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Lost all confidence...

Post in 'The Hearth Room - Wood Stoves and Fireplaces' started by audiolab1, Feb 7, 2013.

  1. audiolab1

    audiolab1 New Member

    Joined:
    Dec 9, 2012
    Messages:
    8
    So this is the second time in the last week that flue temps have peaked at 1300F. New double-wall chimney and PE Fusion stove installed in November by a WETT certified installer. I am now convinced that these EPA stoves are a fire hazard as there is no way to close down the air completely. By the time the temps were climbing, even stuffing the room air supply did not help. This load was on about a 2" coal bed, most of the live coals raked forward, and 4 medium size splits of seasoned oak. Air control was full open for about 2 minutes to get things burning, then closed to 50% for another 5-10mins, then completly closed down after that. Flue temp was just under 600F when the air was closed down completely. I have done all the checks for leaks around the ash clean-out, glass, and door, and everything is fine. I'm going to call the installer back to inspect, but I am at my wits end here.

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  2. Hearth Mistress

    Hearth Mistress Minister of Fire

    Joined:
    Jan 24, 2012
    Messages:
    852
    Loc:
    Pt Pleasant, PA (SE PA)
    I am far from an expert but know when I put too much oak in my stove, it tends to over fire as the BTUs blast the flue temps quick. I mix it with ash or not so good wood otherwise, i know it's bad because the lid on my humidifier bangs from the water boiling fiercely inside.

    I am not familiar with your stove but check the door gasket. When we got ours, used from a friend that hardly used it, he had the wrong size gasket so we were getting extra air from the door. Put a dollar bill in the door, if it pulls right out, air is getting in.

    There are folks here that plug up air holes with aluminum foil and stuff but I'll leave that up to the experts here to advise on.

    It's frustrating when you first start but now a year into it, with the help from everyone here, it was well worth the gray hair and sleepless nights. I LOVE my stove now ;)

    Good Luck!
    Jack768 and raybonz like this.
  3. begreen

    begreen Mooderator Staff Member

    Joined:
    Nov 18, 2005
    Messages:
    47,048
    Loc:
    South Puget Sound, WA
    Something is not right. This stove is usually pretty easy to control. With the air shut down the flue temps should be much lower. Getting the dealer out there is a god idea. The stove needs to be checked for air leaks, loose air control, door leaks, too strong draft. Have you tried larger, thicker splits?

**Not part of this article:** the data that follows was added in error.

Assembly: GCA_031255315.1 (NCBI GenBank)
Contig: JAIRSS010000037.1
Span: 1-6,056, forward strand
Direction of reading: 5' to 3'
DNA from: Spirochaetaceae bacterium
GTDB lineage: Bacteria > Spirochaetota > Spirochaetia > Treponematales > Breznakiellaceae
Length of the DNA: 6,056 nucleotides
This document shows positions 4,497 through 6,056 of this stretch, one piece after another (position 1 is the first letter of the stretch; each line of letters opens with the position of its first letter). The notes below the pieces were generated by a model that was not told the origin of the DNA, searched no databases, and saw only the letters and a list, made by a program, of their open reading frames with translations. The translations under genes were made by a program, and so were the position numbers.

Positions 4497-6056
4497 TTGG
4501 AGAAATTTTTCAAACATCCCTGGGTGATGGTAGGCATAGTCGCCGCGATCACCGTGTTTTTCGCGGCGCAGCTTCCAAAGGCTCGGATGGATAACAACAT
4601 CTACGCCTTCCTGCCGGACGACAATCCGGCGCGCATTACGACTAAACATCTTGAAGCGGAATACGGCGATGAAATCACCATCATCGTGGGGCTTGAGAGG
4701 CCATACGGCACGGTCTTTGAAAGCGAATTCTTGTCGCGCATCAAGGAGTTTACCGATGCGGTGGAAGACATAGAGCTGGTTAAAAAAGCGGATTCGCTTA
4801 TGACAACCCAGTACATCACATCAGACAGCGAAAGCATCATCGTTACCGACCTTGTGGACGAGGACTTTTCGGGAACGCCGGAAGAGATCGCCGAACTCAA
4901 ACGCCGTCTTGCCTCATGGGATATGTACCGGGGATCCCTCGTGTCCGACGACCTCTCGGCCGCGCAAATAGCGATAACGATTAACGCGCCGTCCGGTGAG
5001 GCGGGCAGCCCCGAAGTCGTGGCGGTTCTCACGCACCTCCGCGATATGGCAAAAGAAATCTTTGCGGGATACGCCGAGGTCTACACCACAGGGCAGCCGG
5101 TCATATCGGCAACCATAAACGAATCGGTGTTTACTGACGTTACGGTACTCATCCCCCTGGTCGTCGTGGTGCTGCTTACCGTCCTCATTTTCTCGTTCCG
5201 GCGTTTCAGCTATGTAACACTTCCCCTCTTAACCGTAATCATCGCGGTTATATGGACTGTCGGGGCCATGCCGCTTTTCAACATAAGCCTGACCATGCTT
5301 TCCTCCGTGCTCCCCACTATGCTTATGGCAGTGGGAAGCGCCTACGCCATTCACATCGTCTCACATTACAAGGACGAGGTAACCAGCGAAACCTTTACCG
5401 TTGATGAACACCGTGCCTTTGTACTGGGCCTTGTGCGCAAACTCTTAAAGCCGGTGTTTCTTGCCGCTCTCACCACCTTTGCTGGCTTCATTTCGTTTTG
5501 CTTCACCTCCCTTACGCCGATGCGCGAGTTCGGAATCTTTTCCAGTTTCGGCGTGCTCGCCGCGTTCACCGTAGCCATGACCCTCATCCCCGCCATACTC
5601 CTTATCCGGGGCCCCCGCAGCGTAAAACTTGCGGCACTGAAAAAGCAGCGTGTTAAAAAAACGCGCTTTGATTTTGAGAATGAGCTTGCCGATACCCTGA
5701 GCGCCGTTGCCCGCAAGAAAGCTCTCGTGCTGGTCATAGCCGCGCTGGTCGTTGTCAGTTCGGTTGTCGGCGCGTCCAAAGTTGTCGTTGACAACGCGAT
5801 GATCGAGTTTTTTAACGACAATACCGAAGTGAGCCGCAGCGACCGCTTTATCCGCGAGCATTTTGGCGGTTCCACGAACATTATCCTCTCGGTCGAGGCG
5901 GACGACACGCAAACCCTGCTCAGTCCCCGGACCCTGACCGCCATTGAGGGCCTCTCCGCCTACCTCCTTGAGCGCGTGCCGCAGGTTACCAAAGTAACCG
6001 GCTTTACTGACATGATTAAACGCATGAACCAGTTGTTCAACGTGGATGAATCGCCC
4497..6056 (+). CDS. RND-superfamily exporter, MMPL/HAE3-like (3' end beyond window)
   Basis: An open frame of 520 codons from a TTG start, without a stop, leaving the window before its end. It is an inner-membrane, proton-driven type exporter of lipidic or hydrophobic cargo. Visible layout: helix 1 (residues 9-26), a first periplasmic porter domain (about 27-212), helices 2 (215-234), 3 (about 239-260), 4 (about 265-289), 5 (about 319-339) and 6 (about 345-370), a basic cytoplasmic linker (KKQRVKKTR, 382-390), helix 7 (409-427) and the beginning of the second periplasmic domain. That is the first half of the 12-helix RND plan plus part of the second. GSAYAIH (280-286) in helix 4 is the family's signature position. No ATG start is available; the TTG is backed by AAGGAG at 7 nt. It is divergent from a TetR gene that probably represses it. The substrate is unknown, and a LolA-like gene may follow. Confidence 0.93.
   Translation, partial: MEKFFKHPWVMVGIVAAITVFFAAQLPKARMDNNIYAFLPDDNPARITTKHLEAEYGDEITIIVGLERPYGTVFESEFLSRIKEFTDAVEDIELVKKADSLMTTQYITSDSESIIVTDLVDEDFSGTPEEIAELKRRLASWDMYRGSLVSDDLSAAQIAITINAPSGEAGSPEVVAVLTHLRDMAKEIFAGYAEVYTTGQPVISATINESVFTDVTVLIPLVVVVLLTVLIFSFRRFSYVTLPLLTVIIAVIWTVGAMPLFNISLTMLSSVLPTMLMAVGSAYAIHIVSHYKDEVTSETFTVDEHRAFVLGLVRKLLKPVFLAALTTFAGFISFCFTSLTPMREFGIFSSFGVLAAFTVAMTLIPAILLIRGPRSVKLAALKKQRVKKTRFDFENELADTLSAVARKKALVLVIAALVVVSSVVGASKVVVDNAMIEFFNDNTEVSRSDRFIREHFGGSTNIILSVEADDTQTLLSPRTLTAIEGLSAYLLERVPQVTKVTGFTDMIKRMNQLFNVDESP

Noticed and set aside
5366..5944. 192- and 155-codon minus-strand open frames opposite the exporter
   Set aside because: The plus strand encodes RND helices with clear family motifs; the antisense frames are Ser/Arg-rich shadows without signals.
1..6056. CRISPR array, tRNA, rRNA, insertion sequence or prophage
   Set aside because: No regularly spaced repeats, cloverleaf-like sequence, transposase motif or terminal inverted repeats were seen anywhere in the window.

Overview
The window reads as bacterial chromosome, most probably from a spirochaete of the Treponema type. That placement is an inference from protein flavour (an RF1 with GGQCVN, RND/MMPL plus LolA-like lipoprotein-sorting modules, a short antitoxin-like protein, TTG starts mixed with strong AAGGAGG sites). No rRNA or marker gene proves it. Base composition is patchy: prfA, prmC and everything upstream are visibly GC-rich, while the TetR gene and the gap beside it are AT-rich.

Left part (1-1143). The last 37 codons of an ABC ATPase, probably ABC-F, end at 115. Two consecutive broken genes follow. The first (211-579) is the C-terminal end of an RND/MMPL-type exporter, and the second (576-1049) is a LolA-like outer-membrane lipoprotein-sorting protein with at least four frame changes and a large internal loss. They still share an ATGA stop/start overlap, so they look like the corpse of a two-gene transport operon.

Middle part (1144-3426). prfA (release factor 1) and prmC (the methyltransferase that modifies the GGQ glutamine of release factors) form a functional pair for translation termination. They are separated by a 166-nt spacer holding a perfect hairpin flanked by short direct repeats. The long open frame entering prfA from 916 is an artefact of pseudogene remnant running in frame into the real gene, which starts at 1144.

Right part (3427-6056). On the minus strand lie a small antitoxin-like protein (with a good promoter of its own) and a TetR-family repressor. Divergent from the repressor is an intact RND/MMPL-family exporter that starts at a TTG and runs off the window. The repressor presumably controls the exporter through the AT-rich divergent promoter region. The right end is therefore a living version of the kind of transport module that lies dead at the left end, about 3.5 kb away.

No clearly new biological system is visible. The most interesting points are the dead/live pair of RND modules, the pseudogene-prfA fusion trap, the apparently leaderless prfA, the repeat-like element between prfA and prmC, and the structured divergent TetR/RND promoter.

4. Todd 2

    Todd 2 Feeling the Heat

    Joined:
    Sep 17, 2012
    Messages:
    416
    Loc:
    NE Ohio
    +1 My PE and my brothers both had great air control even with strong drafting flues.
  5. raybonz

    raybonz Minister of Fire

    Joined:
    Feb 5, 2008
    Messages:
    6,205
    Loc:
    Carver, MA.
    http://www.hearth.com/talk/threads/t5-performance-update.102616/
    This post has lots of info that will apply to you.. Your stove has the same firebox as the T5 and Super 27..

    Ray
  6. KodiakII

    KodiakII Feeling the Heat

    Joined:
    Jan 17, 2011
    Messages:
    416
    Loc:
    Eastern Ontario
    I had one burn get away on me when I stuffed in too much pallet wood. After that I resolved no matter what people say I would go no longer without a damper in place. Luckily since it's installation I have never had to try it out. IMG_0043.JPG
    Jack768 and raybonz like this.
  7. topoftheriver

    topoftheriver Member

    Joined:
    Jan 26, 2013
    Messages:
    238
    Loc:
    Northeast
    You have to be careful with pallet wood. Generally it is extremely dry hardwood in small enough pieces that will roar to an inferno. I also use pallet wood but in moderation with other woods when the fire needs a boost and it can get hot in there.
    raybonz and KodiakII like this.
  8. KodiakII

    KodiakII Feeling the Heat

    Joined:
    Jan 17, 2011
    Messages:
    416
    Loc:
    Eastern Ontario
    Yes indeed. I had never burnt it before...didn't think the mess (nails) was worth the bother, but I scored a bunch of hardwood ones (red oak) from work and figured free firewood is the best firewood. Inexperience and overconfidence with the controllability of my new T6 taught me a good lesson.
    raybonz likes this.
  9. topoftheriver

    topoftheriver Member

    Joined:
    Jan 26, 2013
    Messages:
    238
    Loc:
    Northeast
    I bought a magnet at home depot and made a tool. When the fire burns down low, from time to time, I put on the welding gloves and scan the bottom picking up the nails, and put them in a couple gallong tin with cover. It isn't too bad, just a pain if you catch my drift. But I mix the pallet wood in with some of the questionable wood so it burns better.

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